BISMARCK, N.D. — The Dakota Access pipeline leaked 84 gallons of oil in South Dakota early last month, which an American Indian tribe says bolsters its argument that the pipeline jeopardizes its water supply and deserves further environmental review.
The April 4 spill was relatively small and was quickly cleaned up, and it didn’t threaten any waterways. The state’s Department of Environment and Natural Resources posted a report in its website’s searchable database, but it didn’t take any other steps to announce it to the public, despite an ongoing lawsuit by four Sioux tribes seeking to shut down the pipeline.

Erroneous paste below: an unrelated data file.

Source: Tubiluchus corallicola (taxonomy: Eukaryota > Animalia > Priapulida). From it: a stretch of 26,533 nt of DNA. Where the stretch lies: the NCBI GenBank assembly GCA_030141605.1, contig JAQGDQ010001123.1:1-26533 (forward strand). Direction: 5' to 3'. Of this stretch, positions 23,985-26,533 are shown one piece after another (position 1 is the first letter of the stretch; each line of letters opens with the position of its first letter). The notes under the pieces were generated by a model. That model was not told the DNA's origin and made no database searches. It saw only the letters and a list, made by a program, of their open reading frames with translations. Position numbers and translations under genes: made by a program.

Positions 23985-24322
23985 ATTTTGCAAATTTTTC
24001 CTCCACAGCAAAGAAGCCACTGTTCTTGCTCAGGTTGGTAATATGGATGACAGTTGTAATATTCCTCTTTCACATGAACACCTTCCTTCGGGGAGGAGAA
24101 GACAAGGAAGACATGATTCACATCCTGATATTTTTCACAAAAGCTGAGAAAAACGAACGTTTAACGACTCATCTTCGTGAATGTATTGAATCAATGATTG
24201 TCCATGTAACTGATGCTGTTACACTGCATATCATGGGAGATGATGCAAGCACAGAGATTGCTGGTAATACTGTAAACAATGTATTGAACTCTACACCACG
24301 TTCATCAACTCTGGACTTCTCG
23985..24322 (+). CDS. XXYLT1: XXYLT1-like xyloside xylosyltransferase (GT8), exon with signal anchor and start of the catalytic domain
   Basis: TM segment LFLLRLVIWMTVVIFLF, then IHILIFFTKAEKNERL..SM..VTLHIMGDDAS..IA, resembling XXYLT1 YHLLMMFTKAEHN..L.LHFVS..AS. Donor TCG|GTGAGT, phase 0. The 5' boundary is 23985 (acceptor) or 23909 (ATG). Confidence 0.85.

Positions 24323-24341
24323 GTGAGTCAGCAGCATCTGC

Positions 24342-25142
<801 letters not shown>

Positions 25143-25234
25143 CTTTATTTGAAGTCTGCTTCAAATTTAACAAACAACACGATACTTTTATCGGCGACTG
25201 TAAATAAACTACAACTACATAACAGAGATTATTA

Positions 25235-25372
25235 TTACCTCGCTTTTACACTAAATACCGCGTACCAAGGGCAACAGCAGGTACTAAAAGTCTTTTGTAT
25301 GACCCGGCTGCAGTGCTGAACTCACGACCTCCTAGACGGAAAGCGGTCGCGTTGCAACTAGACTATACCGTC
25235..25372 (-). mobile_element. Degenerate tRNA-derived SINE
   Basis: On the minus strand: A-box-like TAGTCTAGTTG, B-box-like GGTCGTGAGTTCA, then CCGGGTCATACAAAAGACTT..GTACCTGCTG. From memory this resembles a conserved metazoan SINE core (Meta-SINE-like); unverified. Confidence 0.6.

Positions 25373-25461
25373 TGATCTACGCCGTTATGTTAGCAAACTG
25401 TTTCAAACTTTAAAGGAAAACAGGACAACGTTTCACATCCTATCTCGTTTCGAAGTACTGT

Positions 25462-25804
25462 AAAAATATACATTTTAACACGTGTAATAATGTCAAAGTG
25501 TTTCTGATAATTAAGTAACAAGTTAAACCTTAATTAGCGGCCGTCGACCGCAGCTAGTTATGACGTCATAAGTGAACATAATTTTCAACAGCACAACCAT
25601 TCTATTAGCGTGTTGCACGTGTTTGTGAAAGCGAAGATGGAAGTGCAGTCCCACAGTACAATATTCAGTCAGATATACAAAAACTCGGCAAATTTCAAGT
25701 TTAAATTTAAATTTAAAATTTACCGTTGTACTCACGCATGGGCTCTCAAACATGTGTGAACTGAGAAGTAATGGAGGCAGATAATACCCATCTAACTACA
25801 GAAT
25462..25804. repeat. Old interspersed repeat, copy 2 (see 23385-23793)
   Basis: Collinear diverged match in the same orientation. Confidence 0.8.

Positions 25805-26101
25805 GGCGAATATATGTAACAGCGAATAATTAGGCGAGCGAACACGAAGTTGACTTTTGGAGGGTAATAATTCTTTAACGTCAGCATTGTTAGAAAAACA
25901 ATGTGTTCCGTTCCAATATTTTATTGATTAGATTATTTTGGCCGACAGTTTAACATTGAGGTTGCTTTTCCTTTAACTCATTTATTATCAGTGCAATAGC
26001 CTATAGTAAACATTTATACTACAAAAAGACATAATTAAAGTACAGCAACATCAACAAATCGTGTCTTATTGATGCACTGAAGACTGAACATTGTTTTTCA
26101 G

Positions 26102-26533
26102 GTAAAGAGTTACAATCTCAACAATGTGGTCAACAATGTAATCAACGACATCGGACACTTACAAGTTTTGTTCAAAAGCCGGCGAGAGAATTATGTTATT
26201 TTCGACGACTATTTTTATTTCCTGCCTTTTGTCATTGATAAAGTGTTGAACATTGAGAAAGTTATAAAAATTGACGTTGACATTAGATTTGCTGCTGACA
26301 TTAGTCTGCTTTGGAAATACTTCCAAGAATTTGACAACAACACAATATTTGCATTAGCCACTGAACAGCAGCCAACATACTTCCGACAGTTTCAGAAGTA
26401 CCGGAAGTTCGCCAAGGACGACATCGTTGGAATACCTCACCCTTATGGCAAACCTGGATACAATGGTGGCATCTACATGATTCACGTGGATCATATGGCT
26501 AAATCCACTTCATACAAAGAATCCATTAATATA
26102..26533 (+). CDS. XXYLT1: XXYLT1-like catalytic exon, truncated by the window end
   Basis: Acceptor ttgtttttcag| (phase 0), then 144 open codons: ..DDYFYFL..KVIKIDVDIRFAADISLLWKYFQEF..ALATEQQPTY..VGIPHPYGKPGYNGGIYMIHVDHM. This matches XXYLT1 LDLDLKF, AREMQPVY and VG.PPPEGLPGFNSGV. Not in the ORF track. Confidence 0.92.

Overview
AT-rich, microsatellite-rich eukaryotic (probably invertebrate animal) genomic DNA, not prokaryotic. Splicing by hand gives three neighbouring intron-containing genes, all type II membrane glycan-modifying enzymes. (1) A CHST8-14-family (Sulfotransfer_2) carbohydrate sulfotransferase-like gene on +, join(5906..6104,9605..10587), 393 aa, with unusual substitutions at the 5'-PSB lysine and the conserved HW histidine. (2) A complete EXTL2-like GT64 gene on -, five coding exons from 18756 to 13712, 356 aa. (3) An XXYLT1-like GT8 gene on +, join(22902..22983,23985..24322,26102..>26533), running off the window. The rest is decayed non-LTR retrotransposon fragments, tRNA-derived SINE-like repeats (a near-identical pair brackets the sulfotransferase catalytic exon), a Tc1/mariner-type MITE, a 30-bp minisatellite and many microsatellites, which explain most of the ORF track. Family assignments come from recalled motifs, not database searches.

Brian Walsh, an environmental scientist with the agency, said Wednesday that the state doesn’t issue news releases on spills unless there is a threat to public health, a fishery or a drinking water system. He said there was no such threat with the Dakota Access leak, which happened nearly 100 miles east of the Missouri River’s Lake Oahe reservoir, which is the tribes’ water supply.
“We realize Dakota Access gets a lot of attention. We also try to treat all of our spills in a consistent manner,” Walsh said. “We treated this as we would treat any other 84-gallon oil spill.”